I read some of the other comments about needing guidelines for setting up positive goals. For me that means making goals for what I will do, not what I won't do. An example: I'm in pretty bad condition physically. I'm recovering from a back injury and have feet problems. Also I'm obese. My current exercise goals are 1. Walk 20 minutes 3 days per week and 2. Ride the exercise bike 25 minutes 3 days per week. Those are doable for me. I'm not requiring myself to walk a certain distance because some days my back a or feet will cause me to walk more slowly. Same with the bike: Some days I'm tired and ride slower than others. But that doesn't matter. What matters is doing the time; that's doable for me. I have a long term goal in the back of my mind to do cardio an hour daily. I'll build to that slowly. For example at the beginning of each month I'll add 1 minute to my biking and waking goals. Eventually I'll add in other types of exercise, stretching and such, but that's another story #:^ ) Another example of positive instead of negative: Instead of making a goal to eat no or less chocolate, you might make a goal to eat a certain amount of vegetables or whole grains. That way you'll have less room for chocolate without focusing on chocolate!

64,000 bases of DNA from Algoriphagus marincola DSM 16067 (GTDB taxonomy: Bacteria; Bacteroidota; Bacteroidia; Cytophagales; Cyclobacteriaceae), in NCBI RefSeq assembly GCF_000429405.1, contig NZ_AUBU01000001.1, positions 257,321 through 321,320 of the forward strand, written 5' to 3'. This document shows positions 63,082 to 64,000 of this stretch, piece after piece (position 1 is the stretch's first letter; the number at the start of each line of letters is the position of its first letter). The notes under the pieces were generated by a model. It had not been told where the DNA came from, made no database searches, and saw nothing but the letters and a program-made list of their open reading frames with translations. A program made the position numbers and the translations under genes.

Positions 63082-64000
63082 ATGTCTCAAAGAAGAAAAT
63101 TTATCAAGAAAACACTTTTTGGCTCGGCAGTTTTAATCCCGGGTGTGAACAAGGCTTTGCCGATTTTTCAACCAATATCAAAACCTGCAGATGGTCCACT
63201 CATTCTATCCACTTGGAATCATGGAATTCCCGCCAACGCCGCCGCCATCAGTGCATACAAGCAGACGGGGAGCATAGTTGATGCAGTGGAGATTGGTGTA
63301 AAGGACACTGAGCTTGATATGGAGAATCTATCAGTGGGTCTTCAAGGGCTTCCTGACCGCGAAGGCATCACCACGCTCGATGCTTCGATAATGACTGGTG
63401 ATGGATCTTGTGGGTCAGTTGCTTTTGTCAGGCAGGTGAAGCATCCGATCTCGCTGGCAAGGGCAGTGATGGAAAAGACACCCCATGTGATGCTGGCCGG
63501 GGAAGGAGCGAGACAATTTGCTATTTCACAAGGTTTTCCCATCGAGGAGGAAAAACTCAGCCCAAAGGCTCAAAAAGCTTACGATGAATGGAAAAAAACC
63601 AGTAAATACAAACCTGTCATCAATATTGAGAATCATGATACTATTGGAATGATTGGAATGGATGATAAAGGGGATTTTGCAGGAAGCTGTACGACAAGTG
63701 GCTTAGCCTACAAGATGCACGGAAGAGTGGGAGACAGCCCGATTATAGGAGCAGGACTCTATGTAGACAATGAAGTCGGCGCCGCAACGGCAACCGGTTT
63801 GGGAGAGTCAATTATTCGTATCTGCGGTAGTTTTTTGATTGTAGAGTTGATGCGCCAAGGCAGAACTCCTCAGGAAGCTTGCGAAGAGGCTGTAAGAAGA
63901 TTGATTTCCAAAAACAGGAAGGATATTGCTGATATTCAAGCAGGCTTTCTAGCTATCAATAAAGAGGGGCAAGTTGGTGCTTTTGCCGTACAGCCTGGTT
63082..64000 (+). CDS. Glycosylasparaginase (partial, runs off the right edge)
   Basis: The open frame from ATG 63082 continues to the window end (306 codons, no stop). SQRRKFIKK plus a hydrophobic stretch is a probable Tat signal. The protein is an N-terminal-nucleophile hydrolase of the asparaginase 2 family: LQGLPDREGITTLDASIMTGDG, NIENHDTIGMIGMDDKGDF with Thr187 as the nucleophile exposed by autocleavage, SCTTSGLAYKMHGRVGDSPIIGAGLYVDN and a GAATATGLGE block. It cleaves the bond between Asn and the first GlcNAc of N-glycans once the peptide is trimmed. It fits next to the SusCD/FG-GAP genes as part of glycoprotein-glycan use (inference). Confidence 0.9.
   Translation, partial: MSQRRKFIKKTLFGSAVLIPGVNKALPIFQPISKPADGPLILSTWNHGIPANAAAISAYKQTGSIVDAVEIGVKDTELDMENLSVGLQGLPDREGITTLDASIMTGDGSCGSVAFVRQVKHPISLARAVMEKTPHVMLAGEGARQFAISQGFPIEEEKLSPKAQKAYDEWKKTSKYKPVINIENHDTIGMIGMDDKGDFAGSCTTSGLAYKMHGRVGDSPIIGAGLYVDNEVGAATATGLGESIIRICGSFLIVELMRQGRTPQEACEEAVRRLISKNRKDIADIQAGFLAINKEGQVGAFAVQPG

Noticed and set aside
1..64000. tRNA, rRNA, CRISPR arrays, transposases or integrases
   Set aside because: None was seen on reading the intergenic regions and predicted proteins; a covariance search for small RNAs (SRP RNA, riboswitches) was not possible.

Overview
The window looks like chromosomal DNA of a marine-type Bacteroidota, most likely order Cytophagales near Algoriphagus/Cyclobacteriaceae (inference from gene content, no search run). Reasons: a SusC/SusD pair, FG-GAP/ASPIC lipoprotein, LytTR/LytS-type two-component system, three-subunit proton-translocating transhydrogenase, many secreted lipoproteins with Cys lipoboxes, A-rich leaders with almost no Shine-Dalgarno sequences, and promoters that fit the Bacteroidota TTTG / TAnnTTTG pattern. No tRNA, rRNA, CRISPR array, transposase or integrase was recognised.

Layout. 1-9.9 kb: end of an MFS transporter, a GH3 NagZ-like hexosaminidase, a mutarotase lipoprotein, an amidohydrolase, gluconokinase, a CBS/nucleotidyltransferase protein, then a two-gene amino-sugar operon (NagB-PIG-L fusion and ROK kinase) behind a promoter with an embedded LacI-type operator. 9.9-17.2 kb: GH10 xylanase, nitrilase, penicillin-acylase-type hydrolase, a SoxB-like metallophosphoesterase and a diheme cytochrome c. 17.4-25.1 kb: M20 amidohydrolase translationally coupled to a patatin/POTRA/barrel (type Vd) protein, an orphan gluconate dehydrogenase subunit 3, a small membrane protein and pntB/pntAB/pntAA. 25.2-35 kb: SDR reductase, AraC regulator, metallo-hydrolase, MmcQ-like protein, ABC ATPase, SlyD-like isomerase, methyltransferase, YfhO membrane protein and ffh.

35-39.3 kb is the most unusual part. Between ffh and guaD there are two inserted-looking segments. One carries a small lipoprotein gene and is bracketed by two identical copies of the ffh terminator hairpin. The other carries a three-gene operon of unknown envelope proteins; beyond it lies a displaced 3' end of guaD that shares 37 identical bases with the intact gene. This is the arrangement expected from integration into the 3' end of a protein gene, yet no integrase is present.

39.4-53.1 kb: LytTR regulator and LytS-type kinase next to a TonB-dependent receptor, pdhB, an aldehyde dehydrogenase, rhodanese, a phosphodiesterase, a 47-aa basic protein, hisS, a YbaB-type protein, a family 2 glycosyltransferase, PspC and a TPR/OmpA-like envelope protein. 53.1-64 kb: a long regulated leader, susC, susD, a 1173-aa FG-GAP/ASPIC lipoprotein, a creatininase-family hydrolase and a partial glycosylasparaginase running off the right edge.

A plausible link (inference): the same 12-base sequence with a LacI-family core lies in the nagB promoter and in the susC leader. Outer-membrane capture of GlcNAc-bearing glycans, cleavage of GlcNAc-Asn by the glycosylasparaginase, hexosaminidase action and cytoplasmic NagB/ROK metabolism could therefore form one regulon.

- 2/6/2016 7:30:19 PM